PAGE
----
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Mexican citizens will once again have to apply for a visitor visa, starting February 29, 2024, at 11:30 p.m. Eastern Time.

Immigration, Refugees, and Citizenship Canada (IRCC) is also cancelling existing electronic Travel Authorizations (eTAs) for Mexican passport holders who do not also have a work or study permit.

However, the visitor visa requirement does not apply to Mexican citizens who hold a valid US non-immigrant visa or have held a Canadian visa in the past 10 years and are travelling by air. With a Mexican passport in hand, these travellers will still be able to apply for an eTA.

Canada originally lifted the requirement for a visitor visa from Mexican citizens in 2016. But since then, Immigration, Refugees, and Citizenship Canada (IRCC) has experienced an increase in asylum claims made by Mexican citizens that are refused, withdrawn or abandoned.

In a media release, IRCC calls the decision to re-instate visitor visas on Mexicans “a step to preserve mobility for hundreds of thousands of Mexican citizens [with US non-immigrant visas or past Canadian visas], while also ensuring the sound management of Canada’s immigration and asylum systems.”

IRCC says the majority of Mexican citizens will continue to have visa-free travel to Canada.

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Will Canada work permits, study permits change for Mexicans?

The application process for Mexican citizens seeking a work or study permit will not change. IRCC wants to ensure Mexicans have access to various labor pathways, including the Temporary Foreign Worker Program and the International Mobility Program.

Canada is also expanding its network of visa application centers in Mexico to better serve its clients. The (SAWP) is highlighted as a mutually beneficial migration example, with plans for its modernization through a new bilateral agreement to include year-round primary agriculture and seasonal fish, seafood, and primary food processing.

Why do Mexicans need a visitor visa for Canada?

Canada is continuously monitoring the impacts of its visa policies for both visa-exempt and visa-required countries, as well as asylum claim trends. These challenges are not limited to one country. IRCC says any adjustment to Canada’s travel requirements are made to preserve the integrity and sustainability of its asylum and immigration systems.

“Mexico is an important partner to Canada. We will continue to welcome Mexican temporary workers, students, visitors and immigrants who bring diverse skills and important contributions to our economy and communities,” says Immigration Minister Marc Miller. “We strive for balance between the movement of people between our two great countries, and the need to relieve pressure on our immigration system so we can provide protection to those who need it the most.”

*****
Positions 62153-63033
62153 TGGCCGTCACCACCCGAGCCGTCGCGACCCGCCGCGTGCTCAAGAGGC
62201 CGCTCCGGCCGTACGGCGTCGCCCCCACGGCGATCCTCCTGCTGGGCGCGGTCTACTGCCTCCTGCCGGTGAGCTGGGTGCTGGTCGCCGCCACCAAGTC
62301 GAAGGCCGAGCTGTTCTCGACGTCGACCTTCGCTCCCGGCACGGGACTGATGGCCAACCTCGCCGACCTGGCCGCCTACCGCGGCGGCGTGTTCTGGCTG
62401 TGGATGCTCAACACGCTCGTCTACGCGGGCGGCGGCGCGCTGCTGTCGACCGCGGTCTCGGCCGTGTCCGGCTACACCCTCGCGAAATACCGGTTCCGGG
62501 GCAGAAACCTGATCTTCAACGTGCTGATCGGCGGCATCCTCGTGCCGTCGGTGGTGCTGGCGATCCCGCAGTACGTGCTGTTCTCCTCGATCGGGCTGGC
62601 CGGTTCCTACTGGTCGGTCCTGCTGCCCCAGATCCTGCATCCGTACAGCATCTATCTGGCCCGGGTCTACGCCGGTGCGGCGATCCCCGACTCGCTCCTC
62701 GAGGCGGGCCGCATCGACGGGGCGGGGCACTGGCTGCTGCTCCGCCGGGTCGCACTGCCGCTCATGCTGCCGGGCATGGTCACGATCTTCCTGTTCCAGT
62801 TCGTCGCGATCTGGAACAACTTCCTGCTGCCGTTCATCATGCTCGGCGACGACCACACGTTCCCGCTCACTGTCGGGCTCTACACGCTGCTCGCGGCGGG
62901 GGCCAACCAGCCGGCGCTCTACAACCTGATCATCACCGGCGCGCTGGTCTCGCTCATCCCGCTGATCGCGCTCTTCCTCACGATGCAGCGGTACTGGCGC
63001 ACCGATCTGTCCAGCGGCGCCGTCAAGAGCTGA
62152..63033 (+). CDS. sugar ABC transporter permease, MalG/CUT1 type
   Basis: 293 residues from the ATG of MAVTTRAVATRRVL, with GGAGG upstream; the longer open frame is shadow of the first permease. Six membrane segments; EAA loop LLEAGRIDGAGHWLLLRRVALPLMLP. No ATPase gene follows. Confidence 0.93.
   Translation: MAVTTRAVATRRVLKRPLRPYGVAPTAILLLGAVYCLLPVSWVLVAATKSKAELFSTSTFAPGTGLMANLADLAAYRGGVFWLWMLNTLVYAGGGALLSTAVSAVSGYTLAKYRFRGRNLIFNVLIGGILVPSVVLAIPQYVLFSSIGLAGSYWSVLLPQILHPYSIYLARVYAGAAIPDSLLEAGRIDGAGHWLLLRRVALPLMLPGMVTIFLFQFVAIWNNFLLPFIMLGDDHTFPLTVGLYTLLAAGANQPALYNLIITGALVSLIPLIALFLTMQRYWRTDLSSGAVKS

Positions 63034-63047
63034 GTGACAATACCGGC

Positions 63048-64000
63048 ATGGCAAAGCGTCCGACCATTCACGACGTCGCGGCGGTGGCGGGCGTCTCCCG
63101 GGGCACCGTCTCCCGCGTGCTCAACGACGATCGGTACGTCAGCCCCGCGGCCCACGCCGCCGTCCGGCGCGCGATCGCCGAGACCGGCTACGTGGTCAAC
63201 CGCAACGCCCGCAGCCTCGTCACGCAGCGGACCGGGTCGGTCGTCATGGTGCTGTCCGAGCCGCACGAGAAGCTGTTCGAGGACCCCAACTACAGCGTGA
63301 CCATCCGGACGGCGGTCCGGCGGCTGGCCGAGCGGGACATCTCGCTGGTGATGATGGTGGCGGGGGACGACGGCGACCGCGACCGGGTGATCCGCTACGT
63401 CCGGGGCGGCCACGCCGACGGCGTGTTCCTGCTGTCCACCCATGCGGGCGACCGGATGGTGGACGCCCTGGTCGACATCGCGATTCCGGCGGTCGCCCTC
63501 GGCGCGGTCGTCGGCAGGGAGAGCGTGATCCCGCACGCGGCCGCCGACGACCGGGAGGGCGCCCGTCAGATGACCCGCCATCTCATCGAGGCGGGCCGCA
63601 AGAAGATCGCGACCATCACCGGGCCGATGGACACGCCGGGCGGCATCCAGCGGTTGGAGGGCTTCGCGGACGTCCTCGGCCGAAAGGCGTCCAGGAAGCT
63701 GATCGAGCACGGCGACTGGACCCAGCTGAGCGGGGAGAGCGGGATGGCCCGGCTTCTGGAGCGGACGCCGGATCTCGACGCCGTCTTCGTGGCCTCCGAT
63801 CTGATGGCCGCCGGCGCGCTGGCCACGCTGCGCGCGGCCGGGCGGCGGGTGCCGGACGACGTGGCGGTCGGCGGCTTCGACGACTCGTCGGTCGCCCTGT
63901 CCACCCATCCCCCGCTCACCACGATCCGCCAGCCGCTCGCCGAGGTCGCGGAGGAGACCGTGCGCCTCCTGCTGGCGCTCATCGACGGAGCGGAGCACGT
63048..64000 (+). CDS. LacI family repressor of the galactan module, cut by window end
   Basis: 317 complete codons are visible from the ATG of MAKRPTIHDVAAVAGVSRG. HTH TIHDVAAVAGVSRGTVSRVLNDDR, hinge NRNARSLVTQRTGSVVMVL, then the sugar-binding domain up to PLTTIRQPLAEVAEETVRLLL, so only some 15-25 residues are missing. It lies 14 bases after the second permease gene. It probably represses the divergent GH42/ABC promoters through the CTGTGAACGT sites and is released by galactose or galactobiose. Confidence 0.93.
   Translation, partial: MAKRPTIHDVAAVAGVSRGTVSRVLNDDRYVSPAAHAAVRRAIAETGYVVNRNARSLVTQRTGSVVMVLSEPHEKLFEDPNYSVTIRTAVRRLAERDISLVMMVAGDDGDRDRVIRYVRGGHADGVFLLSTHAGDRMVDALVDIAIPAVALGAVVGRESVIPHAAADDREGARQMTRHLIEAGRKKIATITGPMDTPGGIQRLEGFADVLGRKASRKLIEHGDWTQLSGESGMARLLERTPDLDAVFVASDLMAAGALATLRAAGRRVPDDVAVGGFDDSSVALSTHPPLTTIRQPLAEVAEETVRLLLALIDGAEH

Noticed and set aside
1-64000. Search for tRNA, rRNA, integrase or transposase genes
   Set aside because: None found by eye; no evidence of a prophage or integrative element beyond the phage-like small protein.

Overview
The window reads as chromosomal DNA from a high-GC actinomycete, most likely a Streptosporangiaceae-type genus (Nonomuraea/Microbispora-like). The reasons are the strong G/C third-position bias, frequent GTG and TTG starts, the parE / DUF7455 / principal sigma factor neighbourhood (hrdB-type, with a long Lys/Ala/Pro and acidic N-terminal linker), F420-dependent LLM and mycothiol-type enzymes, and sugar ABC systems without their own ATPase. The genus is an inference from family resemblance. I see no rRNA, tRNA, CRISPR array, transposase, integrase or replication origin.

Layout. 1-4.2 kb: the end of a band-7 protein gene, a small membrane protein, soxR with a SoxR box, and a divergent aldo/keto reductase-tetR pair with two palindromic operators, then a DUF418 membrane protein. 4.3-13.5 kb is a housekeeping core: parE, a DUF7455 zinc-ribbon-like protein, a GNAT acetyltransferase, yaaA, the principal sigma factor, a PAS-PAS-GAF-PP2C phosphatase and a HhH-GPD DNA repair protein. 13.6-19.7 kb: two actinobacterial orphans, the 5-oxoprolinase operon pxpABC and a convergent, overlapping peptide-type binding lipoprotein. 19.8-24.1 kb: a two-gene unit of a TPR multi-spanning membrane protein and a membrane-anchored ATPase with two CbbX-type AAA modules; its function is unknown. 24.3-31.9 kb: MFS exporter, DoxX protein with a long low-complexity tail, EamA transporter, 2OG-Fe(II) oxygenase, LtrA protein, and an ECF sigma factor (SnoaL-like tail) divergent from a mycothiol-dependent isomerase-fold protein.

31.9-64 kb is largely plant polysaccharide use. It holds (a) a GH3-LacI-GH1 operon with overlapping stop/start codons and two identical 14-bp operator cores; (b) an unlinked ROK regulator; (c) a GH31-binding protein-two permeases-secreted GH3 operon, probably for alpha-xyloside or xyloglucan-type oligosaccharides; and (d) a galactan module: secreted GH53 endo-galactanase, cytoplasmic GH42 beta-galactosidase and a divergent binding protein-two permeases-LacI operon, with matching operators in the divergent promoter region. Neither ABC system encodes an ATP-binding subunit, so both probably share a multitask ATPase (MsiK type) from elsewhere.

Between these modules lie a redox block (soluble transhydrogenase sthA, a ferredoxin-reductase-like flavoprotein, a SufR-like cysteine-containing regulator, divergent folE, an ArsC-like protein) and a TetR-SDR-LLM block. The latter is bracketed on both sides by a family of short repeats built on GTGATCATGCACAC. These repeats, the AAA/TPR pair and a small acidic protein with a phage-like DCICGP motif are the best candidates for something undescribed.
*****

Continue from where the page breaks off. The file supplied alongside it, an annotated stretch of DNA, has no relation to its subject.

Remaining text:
Asylum claims made by Mexican citizens reached a record high in 2023 at a time when Canada’s asylum system, housing and social services were already under significant pressure. The majority of these claims (about 60 percent) were either rejected by the Immigration and Refugee Board of Canada, or withdrawn or abandoned by the applicant.

In 2023 alone, asylum claims from Mexican citizens accounted for 17 percent of all claims made that year from all nationalities around the world. The country’s asylum claim rate has risen significantly since the visa was first lifted in 2016 (from 260 claims in 2016 to 23,995 claims in 2023).

For more information on these changes, including details for those in transit or with upcoming flights, IRCC encourages travellers to visit the .

What to do if you are Mexican and have booked travel to Canada?

First of all, you can determine whether you need a visa to travel to Canada by using the tool on the .

If you’re a Mexican visitor who had an eTA, or applied for one, before 11:30 p.m. ET on February 29, 2024, you won’t be able to use it to travel.

Before you can travel to Canada, you need to either apply and be approved for an eTA under the new rules or be approved for a visitor’s visa.

Under the new rules, you must meet all three requirements to get an eTA, according to the government’s website:

  1. You’re using a valid Mexican passport to fly to Canada or to transit through a Canadian airport to another destination.
  2. You’re coming to Canada for a short visit (normally for stays of up to 6 months).
  3. You either
    • have held a Canadian visitor visa (temporary resident visa) in the past 10 years or
    • currently hold a valid United States nonimmigrant visa

It is important to note that eTAs for Mexicans are for air travel only. Anyone travelling to Canada by car, bus, train, boat, or cruise ship (even if you don’t leave the ship) requires a visitor visa.

The government expects these changes to impact about 40 percent of visitors from Mexico.

If you are already in Canada, you can stay for as long as your status is valid—but your eTA will be cancelled. Which means, if you leave Canada, you will need a visitor visa or a new eTA issued after February 29, 2024, in order to return.

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About the author

Shelby Thevenot

Shelby Thevenot

They/Them
Canadian Immigration Writer
Shelby is a journalist, freelance writer, and expert news analyst with more than five years of experience in writing about Canadian immigration.
Read more about Shelby Thevenot
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